Eat Right for a Healthy Retina

Eat Right for a Healthy Retina
The retina plays a vital role in helping you see. Return the favor by eating the right food and see how well your retina performs in the most challenging times.

Ever wondered what goes on at the back of your eye? Well, the retina is what “goes on” at the back of your eye. You see not with the front, but with the back part of your area. A thin tissue that might not exactly fit with everyone’s idea of the main player in enabling vision, but the retina is actually composed of photoreceptor cells that is responsible for vision.

Now there are quite a number of vision problems that an individual can experience as he or she ages, such as a degenerative disease that is known as  macular degeneration, wherein the macula becomes torn and therefore causes blindness. There is also an eye condition called retinitis pigmentosa that can cause night blindness or peripheral vision loss.

There are many more conditions that can affect your vision just by not taking care of your retina, so make an effort to incorporate the right type of foods into your daily diet. Here are a few that you can easily get from your local grocer (for fruits and veggies), meat shop (for chicken, pork, beef, and what not), or pharmacy (supplements).

Foods that are Rich in Antioxidants

There are plenty of vitamins and minerals that contain a significant amount of antioxidants. What these nutrients are famous for is their ability to help fight off free radicals, which are aggressive, reactive atoms and molecules that harm normal cells, including the ones that make up the retinas. Popular vitamins A, C and E, especially in the form of beta-carotene and selenium are good sources of antioxidants that help improve retinal health and protect the eyes from free radicals.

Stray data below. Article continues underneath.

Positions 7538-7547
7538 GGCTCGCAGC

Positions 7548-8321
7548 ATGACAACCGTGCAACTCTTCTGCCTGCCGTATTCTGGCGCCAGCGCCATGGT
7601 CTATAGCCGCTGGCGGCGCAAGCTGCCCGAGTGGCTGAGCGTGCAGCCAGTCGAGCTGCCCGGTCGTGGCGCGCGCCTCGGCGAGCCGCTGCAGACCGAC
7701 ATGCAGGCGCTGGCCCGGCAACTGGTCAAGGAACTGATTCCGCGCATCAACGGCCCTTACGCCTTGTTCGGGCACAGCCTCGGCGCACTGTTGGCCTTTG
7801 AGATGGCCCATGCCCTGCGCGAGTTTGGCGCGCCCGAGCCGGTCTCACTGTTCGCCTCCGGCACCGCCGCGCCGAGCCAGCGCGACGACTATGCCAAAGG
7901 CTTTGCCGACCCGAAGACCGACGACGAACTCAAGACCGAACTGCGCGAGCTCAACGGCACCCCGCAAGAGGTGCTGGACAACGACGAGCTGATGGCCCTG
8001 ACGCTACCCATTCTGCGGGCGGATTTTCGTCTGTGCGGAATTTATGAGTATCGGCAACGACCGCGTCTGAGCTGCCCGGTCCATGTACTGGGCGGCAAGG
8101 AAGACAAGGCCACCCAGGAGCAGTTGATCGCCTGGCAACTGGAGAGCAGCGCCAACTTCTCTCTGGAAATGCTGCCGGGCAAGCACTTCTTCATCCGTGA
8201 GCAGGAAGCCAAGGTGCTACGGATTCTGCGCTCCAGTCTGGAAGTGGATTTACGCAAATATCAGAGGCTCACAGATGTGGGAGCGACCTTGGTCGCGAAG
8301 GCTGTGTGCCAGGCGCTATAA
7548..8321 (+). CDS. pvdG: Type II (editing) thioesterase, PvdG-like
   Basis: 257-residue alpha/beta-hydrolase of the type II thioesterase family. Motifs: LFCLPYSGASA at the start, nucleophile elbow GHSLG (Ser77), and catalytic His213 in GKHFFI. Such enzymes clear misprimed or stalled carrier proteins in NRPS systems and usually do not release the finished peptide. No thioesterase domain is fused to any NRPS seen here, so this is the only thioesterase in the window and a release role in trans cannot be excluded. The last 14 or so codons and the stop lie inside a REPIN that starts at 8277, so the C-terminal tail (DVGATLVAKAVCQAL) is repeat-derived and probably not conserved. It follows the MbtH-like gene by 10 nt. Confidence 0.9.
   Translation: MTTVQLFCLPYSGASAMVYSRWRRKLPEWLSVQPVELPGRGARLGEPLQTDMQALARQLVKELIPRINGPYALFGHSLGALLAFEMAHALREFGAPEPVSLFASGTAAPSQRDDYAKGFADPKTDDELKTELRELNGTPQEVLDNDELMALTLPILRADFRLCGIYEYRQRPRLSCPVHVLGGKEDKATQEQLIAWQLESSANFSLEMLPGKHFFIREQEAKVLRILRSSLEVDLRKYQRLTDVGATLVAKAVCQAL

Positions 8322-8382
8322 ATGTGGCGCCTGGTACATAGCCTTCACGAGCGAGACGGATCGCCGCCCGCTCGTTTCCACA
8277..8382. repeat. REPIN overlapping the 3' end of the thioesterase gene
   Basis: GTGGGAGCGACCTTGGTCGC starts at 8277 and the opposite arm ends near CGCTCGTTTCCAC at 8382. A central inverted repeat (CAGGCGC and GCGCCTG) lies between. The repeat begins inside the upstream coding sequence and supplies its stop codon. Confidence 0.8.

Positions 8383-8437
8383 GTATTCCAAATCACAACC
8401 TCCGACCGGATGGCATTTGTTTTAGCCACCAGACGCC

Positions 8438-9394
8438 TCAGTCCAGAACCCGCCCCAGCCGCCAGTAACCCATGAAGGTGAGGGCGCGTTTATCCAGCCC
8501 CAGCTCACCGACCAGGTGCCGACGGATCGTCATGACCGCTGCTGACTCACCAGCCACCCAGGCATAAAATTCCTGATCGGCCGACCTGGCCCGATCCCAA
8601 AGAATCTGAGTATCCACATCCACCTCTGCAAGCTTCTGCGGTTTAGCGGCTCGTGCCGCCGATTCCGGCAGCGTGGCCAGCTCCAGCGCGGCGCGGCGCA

Remember to stick to food sources as much as possible as the antioxidants found in food have shown better results in terms of helping maintain good eye health than nutritional supplements, according to the UC Berkeley Wellness Letter.

  • For vitamin C, try to include citrus fruits such as oranges and lemons, in your drinks. Slice some bell peppers, and chop some broccoli for your main course.
  • For beta-carotene, shop for fruits and vegetables that have a yellow, orange, or red hue.
  • Snack on some sunflower seeds and almonds while watching your favorite movie or give yourself a hefty serving of leafy greens until you get a sufficient amount of vitamin E.
  • For your daily dose of selenium, make sure you eat plenty of seafood and meat, whether it’s beef, pork, veal, or chicken. Organ meat like liver are also rich in selenium.
  • Known more for their brain-boosting, cholesterol-clearing power, the omega-3 fatty acids are also found in  retinal pigment epithelium cells (RPEs), and they help prevent retinal cell damage from the destructive free radicals. The omega-3 fatty acids called EPA and DHA can be found in salmon, sardines, herring, halibut, and tuna. Flaxseed and walnuts have the omega-3 fatty acid known as ALA, which the body can process and convert into EPA and DHA.
  • Zinc is a mineral that can help protect aging retinal tissues from damages caused by too much exposure to light or inflammation. Beware though because it is more effective to eat foods that have zinc instead of taking supplements. Meat, poultry, oysters and other seafood, liver, legumes and whole grains are excellent sources of zinc.

NOTICE TO USERS is not intended to be a substitute for professional advice, diagnosis, medical treatment, or therapy. Always seek the advice of your physician or qualified health provider with any questions you may have regarding any health symptom or medical condition. Never disregard professional medical advice nor delay in seeking professional advice or treatment because of something you have read on